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iOS 14 and iPadOS 14 Echo Android and Newton

You might have thought with everything going on in the world that Apple would have slowed down and held off on major changes for iOS 14 and iPadOS 14. You would have been wrong. iOS 14 represents one of the largest paradigm shifts for the iPhone since it launched in 2007. Let’s dive in.

Home Screen

The much-rumored Home screen overhaul is here at last, and many of its broad strokes will be familiar to Android users. Apple’s Craig Federighi acknowledged a reality many of us have been dealing with for years: that, while muscle memory might kick in on the first page of apps, every subsequent page becomes more of an unmanageable jumble.

Android solved this problem from the start with its Apps drawer, a central place for all apps. You then place the apps you regularly use on your Home screen. Apple is implementing a very similar, though much more attractive, approach in iOS 14 in the form of the App Library.

App Library

The App Library serves as your last Home screen and presents all of your apps on one screen, broken out into tiles, like Suggestions, Recently Added, and curated categories. The apps are listed alphabetically inside those tiles. You can then easily add those apps to your Home screen and eliminate Home screen pages you don’t need. I imagine it’ll be common for many users to simply have one or two Home screens of favorite apps, followed by the App Library for everything else. It’s a long-overdue improvement on the Home screen and a seeming admission that Google got some things right.

Editing pages in App Library

The Android similarities don’t end there. True Home screen widgets are coming to iOS 14, and they can take the place of app icons. Widgets still live in the Today view (swipe right on the Home screen) by default, but you can now add them to the Home screen in a variety of sizes and shapes. Apple’s unique touch is a Smart Stack at the top of the screen that lets you swipe through multiple widgets based on context.

iOS 14 widgets

Siri and Translate

Siri is getting some significant changes in how it works—some of which Apple again seems to have borrowed from Google. Many of those changes are happening at the back end. For instance, Siri reportedly now knows 20 times as many facts as it did a year ago.

But on the front end, Siri in iOS 14 gets in your way less often. You can now talk to Siri directly without saying, “Hey Siri,” and Siri no longer takes over your entire screen. As with the Voice Control feature, you’ll be able to interact with onscreen elements directly just by talking to your device.

The new minimalist Siri

Voice dictation is also improving in a big way, now performing that functionality on the device itself without sending your voice to the cloud, which should improve both responsiveness and privacy. There’s also a new offline translation functionality that supports 11 languages.

Along with the new Siri translate functionality, there’s a new built-in Translate app to provide a visual interface. (OK, Android did it first, but Google Translate has been available in iOS for years.)


Some notable changes are coming to Messages. You can now pin conversations in the conversation list, just as you can with notes in the Notes app.

There are also big changes to how group conversations work. You’ll be able to create a custom icon for a group message. Much like Slack and other threaded chat apps, you can respond to certain messages inline, so a single group conversation could have multiple threads.

You’ll also be able to mention a participant by name so you can indicate who you’re responding to. We hope these features can clarify group messages without adding additional confusion.

Maps and CarPlay

If you’re ever able to leave your house again, iOS 14 has exciting new features for you. Maps features built-in travel guides and articles.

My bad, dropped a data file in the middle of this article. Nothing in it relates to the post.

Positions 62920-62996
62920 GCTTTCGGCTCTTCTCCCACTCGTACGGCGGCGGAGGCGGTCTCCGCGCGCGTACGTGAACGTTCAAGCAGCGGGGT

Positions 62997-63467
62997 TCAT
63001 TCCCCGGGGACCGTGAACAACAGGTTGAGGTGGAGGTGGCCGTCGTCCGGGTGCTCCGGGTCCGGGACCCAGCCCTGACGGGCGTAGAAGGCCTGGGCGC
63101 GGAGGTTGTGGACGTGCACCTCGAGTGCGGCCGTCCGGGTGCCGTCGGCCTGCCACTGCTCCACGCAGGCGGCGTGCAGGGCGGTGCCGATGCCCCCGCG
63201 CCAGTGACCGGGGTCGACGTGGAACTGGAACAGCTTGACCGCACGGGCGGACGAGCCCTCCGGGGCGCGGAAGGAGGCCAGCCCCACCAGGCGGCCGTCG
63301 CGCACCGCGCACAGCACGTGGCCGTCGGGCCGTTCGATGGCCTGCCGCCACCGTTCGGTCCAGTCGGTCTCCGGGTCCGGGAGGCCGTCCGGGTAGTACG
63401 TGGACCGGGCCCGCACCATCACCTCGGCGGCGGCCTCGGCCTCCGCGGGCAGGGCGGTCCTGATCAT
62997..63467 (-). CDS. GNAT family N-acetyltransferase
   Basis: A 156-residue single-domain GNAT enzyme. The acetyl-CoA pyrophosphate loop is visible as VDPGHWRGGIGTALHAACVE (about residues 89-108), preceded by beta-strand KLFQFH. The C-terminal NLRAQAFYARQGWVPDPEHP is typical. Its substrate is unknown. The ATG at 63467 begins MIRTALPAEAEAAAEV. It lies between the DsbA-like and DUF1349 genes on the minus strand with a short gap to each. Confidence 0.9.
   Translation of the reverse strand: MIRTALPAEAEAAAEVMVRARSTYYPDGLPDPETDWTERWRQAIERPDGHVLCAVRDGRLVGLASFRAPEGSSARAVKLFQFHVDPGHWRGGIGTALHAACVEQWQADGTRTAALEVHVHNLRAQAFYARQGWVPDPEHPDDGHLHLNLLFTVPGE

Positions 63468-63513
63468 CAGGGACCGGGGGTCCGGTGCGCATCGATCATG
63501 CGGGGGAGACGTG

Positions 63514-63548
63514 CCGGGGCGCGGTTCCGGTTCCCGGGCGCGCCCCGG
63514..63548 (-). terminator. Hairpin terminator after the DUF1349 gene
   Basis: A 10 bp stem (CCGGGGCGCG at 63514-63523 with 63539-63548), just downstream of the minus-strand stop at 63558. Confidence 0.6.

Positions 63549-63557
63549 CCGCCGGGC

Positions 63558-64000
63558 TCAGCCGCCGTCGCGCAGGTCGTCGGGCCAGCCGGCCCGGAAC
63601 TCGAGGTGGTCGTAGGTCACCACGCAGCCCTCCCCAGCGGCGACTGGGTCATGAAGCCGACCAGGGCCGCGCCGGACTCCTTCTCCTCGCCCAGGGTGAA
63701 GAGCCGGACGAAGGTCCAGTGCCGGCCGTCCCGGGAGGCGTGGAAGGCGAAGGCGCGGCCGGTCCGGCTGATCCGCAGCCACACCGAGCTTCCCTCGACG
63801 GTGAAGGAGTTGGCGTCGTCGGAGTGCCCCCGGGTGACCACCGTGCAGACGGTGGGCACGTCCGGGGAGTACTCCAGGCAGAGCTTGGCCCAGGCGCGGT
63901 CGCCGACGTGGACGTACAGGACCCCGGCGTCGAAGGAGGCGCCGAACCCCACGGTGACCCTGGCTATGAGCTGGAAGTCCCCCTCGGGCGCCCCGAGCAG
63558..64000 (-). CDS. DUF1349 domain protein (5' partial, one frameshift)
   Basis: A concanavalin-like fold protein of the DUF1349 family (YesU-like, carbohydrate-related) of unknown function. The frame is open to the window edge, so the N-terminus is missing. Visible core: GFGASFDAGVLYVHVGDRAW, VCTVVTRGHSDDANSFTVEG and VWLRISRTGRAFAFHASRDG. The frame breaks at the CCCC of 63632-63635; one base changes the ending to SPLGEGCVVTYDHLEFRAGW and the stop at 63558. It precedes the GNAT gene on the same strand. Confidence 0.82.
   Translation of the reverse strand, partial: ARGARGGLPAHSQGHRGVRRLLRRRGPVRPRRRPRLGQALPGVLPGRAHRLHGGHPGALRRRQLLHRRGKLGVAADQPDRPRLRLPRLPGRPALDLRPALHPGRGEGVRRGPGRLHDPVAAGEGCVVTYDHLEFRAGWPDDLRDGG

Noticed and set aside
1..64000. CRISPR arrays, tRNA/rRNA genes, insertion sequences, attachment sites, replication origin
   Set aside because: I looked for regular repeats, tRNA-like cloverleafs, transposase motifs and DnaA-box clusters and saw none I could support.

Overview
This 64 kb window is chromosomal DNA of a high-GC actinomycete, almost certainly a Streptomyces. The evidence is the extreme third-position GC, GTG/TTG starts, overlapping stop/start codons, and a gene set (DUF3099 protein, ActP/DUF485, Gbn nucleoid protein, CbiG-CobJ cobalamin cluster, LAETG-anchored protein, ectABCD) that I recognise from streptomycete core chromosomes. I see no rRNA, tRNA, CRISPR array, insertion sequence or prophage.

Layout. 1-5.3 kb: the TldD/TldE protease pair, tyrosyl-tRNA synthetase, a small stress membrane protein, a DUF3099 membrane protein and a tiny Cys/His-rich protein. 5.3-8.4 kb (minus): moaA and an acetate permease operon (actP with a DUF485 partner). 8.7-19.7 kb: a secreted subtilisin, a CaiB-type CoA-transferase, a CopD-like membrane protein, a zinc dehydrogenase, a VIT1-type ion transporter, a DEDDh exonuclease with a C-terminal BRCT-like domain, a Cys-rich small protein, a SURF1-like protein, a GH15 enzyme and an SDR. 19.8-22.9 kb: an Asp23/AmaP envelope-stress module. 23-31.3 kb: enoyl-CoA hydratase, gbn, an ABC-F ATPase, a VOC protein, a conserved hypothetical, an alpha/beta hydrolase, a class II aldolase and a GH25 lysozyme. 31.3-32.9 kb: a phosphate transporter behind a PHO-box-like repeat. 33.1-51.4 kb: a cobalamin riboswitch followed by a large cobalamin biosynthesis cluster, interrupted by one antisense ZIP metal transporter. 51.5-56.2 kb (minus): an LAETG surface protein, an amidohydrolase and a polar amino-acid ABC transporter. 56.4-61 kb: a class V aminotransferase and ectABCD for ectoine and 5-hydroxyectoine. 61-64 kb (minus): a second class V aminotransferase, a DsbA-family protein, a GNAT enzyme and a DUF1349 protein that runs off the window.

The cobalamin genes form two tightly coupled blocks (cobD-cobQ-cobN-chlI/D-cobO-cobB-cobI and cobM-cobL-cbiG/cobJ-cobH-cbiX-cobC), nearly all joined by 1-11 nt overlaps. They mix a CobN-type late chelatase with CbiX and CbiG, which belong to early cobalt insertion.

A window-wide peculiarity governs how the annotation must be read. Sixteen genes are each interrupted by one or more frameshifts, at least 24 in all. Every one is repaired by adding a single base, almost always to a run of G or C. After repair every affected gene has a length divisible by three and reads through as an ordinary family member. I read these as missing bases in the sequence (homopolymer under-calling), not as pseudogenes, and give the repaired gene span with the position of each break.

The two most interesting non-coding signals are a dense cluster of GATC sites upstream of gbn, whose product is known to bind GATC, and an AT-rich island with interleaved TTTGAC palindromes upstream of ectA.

Travel guides in Maps

But the most impressive improvement is new cycling directions for major cities—New York, Los Angeles, and San Francisco to start—that take into account elevation, road traffic, and even the presence of stairs. Also coming to Maps is special routing for electric vehicles that can track your charge level and adjust your route to add charging stops. Unfortunately, support has to be built into the car itself.

Apple’s in-car CarPlay system is also getting some significant updates, like parking guidance, EV charging directions, and even quick food ordering. But the biggest change is Apple’s initiative to replace car keys with your iPhone. You’ll be able to share keys in iMessage, revoke keys remotely, and even restrict driving areas for teens. Unfortunately, it’s another feature that must be baked into the car, starting with next year’s BMW 5-series. (How am I going to convince Adam that a BMW 5-Series is a necessary business expense?)

Just a Touch of App

App Clips are another feature borrowed from Android, which calls them App Slices. App Clips let you use just a bit of an app without installing the whole thing. You might launch that App Clip from a Web page in Safari, an iMessage, a place in Maps, or even an NFC tag or QR code. For instance, you could rent one of those godforsaken scooters without installing the full app. Each App Clip is less than 10 MB in size and is automatically removed when you no longer need it.

App Clips

iPadOS 14: The Revenge of the Newton and a Move Toward Mac

iPadOS 14 incorporates the features of iOS 14, along with a new, more Mac-like look and some key upgrades to the Apple Pencil experience that Newton fans have been waiting for decades.

New Looks for iPad Apps

Several iPad apps are getting design changes to make them more similar to their Mac counterparts. For example, Photos now displays a sidebar in landscape orientation.

iPadOS 14 adopts the new widgets of iOS 14, and Apple has redesigned the column of Today View widgets. No longer a just bland stack of rectangles, iPadOS widgets can coexist two to a column, like little Apple Watches (the Apple Watch inspired the new widget design).

Finally, Spotlight search has been overhauled so it doesn’t take up the entire screen. Like Spotlight on the Mac, when you bring up search you’re presented with a simple gray bar on top of whatever app is frontmost.

The Apple Pencil Steps Up

Apple Pencil fans have a lot to look forward to. The signature new feature of iPadOS 14 is Scribble, which is Apple’s marketing name for its new handwriting-to-text feature. You’ll be able to use your Apple Pencil to write in any text field, and Scribble will convert your handwriting to type. You can also scratch out a word to erase it or circle a word to select it.

The drawing and handwriting capabilities of Notes are improving significantly. Notes can automatically detect handwriting, differentiating it from drawings, and lets you select and operate on handwriting just as you do with typed text. You can copy handwriting and paste it as typed text. Just as Preview has done for years, you can roughly draw a shape, and Notes can figure out what you’re trying to draw and insert a perfect form of it. Finally, Notes will feature data detectors in handwriting, so you can write a date like “December 15, 2020” and then tap on that bit of handwriting to create a calendar entry.